Under such a scenario, the pressure is increasing for further corporate restructuring, and with it further job losses. The one-month drop of 3 percent and the 20-month old trend averaging more than 1 million unemployed can be expected to resume with greater force as long the yen continues to appreciate, since a lot of export-related corporations have started fresh plans to outsource their production facilities, especially in the electrical white goods sector.

Even apart from the pressure of yen appreciation, corporate restructuring is continuing, with no signs of abating. Although the banking sector has been the main beneficiary of the recent stock market rise, some banks like the Resona Group expect to cut employees, with the group dismissing some 4,000 employees,reducing its staff from 19,000 to 15,000 by March 2005 in a bid to complete its revised restructuring program two years ahead of schedule.

A draft of Resona's new restructuring plan also calls for reducing outstanding loans to smaller businesses at fiscal year-end next March by 1 trillion yen on the year as an attempt to shift its focus from quantity to quality. The draft fails to set the schedule for repaying public funds, foreseeing that the group's profits will remain flat from fiscal 2004 through fiscal 2006. It also calls for skipping all dividend payouts through fiscal 2004, including those to the government. The latest plan by the banking group, which is effectively under the government's control, is expected to be finalized by the end of next month for submission to the Financial Services Agency.

This is a revised version of the business reconstruction plan crafted in June after the government decided to inject about 2 trillion yen of taxpayer's money into the group. Under the updated plan, Resona group is to also reduce its number of branches to 495 by the end of fiscal 2004, 20 more than called for under the current plan. With these aggressive restructuring efforts, the group's expenses as of the end of March 2005 are projected at 90 billion yen less than those of two years earlier. The ratio of labor and property costs to gross operating profit is to be slashed to 52 percent from 59 percent as well.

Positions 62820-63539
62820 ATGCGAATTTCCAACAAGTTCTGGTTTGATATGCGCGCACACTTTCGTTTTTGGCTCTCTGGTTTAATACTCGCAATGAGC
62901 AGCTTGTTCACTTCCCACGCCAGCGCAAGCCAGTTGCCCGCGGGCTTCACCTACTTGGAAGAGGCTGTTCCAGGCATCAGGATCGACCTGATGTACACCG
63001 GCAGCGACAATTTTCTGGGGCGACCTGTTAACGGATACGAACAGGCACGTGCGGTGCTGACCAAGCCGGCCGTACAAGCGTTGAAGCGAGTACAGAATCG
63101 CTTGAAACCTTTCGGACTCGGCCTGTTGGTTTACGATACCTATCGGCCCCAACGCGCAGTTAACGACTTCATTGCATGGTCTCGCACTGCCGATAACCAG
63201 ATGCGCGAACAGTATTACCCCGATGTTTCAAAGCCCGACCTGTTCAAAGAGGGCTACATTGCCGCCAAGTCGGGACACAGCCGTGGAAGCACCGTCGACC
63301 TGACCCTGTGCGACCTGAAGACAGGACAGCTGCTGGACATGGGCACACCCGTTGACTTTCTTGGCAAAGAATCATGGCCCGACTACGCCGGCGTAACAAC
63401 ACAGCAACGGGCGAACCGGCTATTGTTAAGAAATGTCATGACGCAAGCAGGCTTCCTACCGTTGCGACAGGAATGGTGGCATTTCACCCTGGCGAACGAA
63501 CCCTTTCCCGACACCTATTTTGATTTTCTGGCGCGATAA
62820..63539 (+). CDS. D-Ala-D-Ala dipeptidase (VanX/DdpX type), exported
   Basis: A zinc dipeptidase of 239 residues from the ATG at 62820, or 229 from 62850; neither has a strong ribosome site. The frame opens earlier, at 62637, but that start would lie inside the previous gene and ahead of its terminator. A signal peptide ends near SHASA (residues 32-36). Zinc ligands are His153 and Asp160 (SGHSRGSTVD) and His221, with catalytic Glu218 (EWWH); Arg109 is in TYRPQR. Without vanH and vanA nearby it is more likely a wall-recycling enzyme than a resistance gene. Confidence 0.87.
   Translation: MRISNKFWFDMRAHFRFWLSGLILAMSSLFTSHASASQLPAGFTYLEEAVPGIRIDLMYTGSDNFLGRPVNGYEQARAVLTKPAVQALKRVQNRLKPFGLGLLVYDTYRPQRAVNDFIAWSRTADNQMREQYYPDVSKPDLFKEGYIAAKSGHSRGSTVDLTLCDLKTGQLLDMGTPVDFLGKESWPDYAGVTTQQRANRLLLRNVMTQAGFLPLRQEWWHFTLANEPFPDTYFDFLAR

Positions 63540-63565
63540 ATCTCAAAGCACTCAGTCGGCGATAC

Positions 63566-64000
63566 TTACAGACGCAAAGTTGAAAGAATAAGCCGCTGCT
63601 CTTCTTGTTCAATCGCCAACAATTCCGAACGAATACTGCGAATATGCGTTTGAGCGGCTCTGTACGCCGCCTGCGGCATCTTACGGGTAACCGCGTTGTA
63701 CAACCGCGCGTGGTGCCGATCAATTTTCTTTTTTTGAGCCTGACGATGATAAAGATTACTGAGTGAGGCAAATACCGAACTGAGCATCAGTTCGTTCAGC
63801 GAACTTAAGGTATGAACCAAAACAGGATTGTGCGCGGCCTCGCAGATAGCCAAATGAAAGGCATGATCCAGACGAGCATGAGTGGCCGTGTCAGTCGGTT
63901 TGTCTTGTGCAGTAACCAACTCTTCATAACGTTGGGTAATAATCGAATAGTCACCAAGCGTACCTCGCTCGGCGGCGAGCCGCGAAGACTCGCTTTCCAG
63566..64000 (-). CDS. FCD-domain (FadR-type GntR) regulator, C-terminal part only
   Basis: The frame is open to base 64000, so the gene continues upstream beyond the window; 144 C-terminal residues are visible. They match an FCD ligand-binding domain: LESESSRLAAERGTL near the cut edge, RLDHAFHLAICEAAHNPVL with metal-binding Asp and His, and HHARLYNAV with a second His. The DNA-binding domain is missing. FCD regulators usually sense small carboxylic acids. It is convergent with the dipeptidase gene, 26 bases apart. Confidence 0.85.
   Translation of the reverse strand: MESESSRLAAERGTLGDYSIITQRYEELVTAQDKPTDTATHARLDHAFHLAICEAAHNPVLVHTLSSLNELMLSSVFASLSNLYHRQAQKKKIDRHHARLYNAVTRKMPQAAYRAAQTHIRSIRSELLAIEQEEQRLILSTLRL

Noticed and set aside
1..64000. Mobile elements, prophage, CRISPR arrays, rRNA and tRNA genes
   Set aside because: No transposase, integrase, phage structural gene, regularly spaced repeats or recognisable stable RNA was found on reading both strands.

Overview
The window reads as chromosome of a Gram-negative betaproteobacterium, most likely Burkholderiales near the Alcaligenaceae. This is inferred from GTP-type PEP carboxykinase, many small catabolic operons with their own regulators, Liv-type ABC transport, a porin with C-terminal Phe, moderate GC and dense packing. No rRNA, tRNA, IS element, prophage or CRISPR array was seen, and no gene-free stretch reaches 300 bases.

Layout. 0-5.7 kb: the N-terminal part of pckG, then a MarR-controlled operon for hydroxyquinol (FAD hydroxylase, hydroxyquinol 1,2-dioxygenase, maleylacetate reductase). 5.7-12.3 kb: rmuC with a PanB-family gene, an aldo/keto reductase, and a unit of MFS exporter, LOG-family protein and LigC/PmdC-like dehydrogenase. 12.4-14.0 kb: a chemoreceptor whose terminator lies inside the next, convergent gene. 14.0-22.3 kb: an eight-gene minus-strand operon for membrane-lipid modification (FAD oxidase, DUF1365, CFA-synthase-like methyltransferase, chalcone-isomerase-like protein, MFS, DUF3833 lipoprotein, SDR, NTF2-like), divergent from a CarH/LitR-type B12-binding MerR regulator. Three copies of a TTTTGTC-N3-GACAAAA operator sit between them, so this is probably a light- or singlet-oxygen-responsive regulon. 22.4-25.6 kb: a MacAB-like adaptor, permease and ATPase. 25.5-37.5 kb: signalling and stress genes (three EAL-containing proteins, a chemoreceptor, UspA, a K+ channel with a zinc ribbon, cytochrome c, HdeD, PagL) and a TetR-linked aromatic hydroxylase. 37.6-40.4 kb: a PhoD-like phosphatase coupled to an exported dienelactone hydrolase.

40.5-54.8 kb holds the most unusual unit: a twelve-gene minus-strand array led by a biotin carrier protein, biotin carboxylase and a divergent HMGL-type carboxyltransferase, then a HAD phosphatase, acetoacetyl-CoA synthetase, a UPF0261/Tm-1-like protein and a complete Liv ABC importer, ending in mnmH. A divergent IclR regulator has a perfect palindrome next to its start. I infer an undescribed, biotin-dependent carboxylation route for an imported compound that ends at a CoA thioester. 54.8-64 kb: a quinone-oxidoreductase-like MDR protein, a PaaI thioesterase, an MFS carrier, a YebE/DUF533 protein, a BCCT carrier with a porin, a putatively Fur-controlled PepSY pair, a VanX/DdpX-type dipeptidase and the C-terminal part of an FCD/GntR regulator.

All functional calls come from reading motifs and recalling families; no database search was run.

The banks are not alone in their restructuring plans. Sanyo is emblematic of the new and unsettling Japan. In the electrical goods manufacturing sector, as a part of its effort to provide secure employment, Sanyo continued to produce white goods at its domestic plants. But with the white goods business unlikely to stop bleeding red ink in the immediate future, Sanyo has decided to downsize its operations in Hyogo Prefecture and another in Shiga prefecture. The Hyogo plant is to cease production of vacuum cleaners, massage chairs and all other products by year-end and focus on research and development. The Shiga plant is scheduled to stop making microwave ovens, washing machines and double-tub washing machines by the end of this fiscal year.

As a result, sales from domestic production are expected to account for about 20 percent of the firm's overall home appliance sales, down sharply from the current 60 percent. Sanyo intends to reduce employees at the two plants from the current 1,250 to around 900 by April 2004 through relocations to other divisions and transfers to subcontractors. The company plans to maintain its product lineup by outsourcing production at the two plants to outside firms and transferring it to overseas factories. Sanyo's home appliance division recorded a 10.5 billion yen operating loss on a consolidated basis for the fiscal year ended March 31, making it the only one of the firm's six divisions to be in the red.